There’s a lot of advice out there on how to grow your law firm. Do a search and you’ll see page after page of results telling you what you should be doing to expand. And although growth is great for business, rapid growth can be double edged sword.
This is something that Ken Hardison of PILMMA (the Powerful Innovative Legal Marketing & Management Association) found after his own practice experienced exponential client intake. In his interview on The Rankings Podcast, Ken spoke of some of the difficulties that can accompany speedy growth.
We all know that it’s important to run your firm like a business in order to expand, and the same is true for coping with growth. That’s why we’ve put together this guide so you can continue to build your business while still catering for your clients.
Focus your practice
If you find yourself inundated with clients, focus on a niche or cases that align with your firm’s goals. It might sound counterintuitive to turn business away, but it in the long run, you’ll benefit from saying no.
Focusing on cases that align with your firm’s goals will benefit you in several ways:
- You’ll reduce your workload.
- You’ll be able to concentrate your efforts on the clients you can take on.
- You’ll develop expertise
- You’ll bolster your reputation in your chosen are.
Obviously, only taking on certain cases will slash your potential workload, giving you less to worry about. And once you start concentrating on the clients you do want to work with, you’ll start to develop your expertise in that particular area.
In turn, this will benefit your clients as you’ll be able to better represent them. This also means that your brand will become more associated with the specific area of law you choose to practice. And as you become known for your niche, you’ll see less and less unrelated cases being sent your way.
However, don’t neglect those you can’t help right now. Just because someone isn’t a client currently doesn’t mean they couldn’t be in the future. If you haven’t already, start to develop a referral network so those you turn away can still get help. Just knowing that you’ve tried to assist them will keep you top of mind should they ever need your services again.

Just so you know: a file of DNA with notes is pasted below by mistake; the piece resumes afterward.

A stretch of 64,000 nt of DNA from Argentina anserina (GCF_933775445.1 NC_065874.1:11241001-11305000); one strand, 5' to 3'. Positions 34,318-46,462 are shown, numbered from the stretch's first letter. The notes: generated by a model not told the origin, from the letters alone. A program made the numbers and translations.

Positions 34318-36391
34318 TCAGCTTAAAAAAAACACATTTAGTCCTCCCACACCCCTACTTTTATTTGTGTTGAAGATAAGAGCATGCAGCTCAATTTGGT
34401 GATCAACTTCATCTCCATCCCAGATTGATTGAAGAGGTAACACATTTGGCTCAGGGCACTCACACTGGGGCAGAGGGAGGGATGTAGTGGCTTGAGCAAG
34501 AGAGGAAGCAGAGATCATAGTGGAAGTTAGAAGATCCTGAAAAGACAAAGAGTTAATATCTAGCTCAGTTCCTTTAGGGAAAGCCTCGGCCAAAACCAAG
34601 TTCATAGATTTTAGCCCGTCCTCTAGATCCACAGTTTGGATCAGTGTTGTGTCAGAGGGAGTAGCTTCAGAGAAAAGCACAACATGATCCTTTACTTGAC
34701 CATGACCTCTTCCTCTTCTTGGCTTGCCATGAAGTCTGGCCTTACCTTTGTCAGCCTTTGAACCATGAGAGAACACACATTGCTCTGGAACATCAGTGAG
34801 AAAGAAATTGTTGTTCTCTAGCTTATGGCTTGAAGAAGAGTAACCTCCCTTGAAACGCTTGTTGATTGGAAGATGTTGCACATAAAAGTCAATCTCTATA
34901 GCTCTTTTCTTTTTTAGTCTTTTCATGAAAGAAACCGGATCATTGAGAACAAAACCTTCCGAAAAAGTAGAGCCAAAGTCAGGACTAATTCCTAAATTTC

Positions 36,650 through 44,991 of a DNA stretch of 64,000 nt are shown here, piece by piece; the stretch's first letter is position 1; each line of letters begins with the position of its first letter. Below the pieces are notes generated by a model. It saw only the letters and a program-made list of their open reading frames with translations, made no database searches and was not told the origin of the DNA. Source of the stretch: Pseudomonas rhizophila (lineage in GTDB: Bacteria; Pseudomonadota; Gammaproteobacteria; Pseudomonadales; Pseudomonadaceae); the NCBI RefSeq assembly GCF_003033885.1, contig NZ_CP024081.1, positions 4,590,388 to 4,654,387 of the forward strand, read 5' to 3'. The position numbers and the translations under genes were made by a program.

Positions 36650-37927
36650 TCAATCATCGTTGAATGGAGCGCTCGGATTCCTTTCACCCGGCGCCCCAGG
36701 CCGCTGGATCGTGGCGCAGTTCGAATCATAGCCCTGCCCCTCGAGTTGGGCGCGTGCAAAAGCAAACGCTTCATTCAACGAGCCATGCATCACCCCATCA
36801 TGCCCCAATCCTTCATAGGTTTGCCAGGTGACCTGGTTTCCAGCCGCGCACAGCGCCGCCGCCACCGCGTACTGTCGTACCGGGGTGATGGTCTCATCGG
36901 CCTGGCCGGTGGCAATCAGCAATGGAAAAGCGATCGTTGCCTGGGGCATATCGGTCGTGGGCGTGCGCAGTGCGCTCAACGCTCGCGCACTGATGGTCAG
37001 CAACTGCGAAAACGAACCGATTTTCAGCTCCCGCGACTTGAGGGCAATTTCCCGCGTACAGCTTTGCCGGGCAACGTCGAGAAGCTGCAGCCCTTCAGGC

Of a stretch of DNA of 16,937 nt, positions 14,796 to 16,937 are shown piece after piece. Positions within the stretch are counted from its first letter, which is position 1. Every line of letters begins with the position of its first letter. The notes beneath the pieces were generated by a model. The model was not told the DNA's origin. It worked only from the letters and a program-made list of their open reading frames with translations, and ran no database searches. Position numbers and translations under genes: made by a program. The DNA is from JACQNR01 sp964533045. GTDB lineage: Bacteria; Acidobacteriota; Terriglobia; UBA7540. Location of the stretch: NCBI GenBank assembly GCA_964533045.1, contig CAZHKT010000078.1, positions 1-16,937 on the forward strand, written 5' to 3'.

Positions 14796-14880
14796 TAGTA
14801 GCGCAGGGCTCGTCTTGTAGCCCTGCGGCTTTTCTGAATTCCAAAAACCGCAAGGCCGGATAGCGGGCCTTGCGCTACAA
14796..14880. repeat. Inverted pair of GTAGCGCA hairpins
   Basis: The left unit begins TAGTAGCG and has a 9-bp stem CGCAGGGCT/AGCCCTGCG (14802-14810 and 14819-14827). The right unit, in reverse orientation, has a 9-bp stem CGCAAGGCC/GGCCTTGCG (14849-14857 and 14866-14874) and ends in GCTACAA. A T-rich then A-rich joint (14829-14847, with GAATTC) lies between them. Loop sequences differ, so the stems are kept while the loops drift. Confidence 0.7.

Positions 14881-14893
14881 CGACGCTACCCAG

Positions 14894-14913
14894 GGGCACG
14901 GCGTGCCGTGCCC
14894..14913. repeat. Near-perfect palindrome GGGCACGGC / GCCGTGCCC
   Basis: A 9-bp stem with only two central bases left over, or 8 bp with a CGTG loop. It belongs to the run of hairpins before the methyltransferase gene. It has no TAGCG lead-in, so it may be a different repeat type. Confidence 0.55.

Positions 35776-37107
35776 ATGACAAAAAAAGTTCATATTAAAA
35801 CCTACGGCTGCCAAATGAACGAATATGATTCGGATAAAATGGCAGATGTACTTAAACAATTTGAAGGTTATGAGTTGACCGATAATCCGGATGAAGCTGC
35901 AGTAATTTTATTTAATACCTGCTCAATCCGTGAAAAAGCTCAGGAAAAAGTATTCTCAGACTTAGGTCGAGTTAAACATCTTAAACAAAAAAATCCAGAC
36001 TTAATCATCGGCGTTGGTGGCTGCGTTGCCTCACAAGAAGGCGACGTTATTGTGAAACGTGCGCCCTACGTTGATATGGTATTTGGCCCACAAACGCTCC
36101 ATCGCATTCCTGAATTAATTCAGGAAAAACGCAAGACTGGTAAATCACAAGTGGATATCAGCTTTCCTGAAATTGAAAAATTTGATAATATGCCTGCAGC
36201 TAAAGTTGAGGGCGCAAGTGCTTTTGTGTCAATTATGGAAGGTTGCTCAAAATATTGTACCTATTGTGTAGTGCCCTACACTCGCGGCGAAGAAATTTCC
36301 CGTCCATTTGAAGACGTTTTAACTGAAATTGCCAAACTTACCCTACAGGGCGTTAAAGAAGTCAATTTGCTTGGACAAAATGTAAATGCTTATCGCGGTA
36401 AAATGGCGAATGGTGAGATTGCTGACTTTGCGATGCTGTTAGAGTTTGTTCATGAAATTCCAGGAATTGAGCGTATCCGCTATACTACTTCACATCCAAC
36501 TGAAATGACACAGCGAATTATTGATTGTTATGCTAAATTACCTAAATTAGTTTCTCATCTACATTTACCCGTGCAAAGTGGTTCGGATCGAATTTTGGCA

Share the load
Don’t shoulder the burden of accommodating your influx of clients on your own. If you’ve got a team, make the most of them and delegate certain tasks. Giving everyone a clear understanding of their role and responsibilities will ensure that jobs don’t go unattended and build up. For more advice on delegating effectively, check out our post about it here.
You can also turn to others to help work out further steps to manage your increased workload. You could look internally and hold strategy meetings to come up with ideas, or you could look externally to consultants.
Hiring short-term external experts or consultants won’t just benefit you while they’re with you. The insights and advice they give can be used to help train those you’ll be delegating work to, ensuring they are equipped with the best practices and procedures for carrying out certain tasks.
A great way to manage a larger number of clients is to take advantage of the technology you have available. Modern systems can help you to automate a whole range of processes, including:
- client queries
- relationship management
- contract issuing.
These are some technologies we also talked about in our article on Three Common Law Firm Start-Up Challenges And How To Solve Them, so be sure to check it out for more information.
There are a whole host of automated solutions to help you manage your client base from the very simple (online forms) to the very sophisticated (AI chatbots). A few you should bear in mind are:
- Online forms – a basic but effective data capture method allowing potential clients to fill out the required fields online, freeing up your phones.
- Chatbots – an online tool used to answer queries from a pre-programmed set of responses.
- Customer relationship management tools (CRMs) – a management system that keeps track of a whole host tasks such as referrals, client correspondence, client follow-up and more.
Keep up the hard work
It might be a wild ride now, but it’s something that you and your firm will adapt to. If you encounter any hiccups, make sure not to dwell on the problem and instead recognize it as a learning opportunity. It will only make your practice better and more resilient in the future.
Even if the growth you’re experiencing seems overwhelming, it’s important to continue whatever you’ve done to garner such interest. This means that if you’ve run a particularly successful marketing campaign, don’t ease off the gas. Marketing campaigns tend to take, at a minimum, three months to start yielding results, so pulling any efforts now won’t solve your overburdened intake system but could cause a client shortage later down the line.
And above all, even if your rapid growth is daunting, take a moment to appreciate what you’ve achieved. Realize that the difficulties you’re facing now are only temporary and that your firm will come out stronger than before.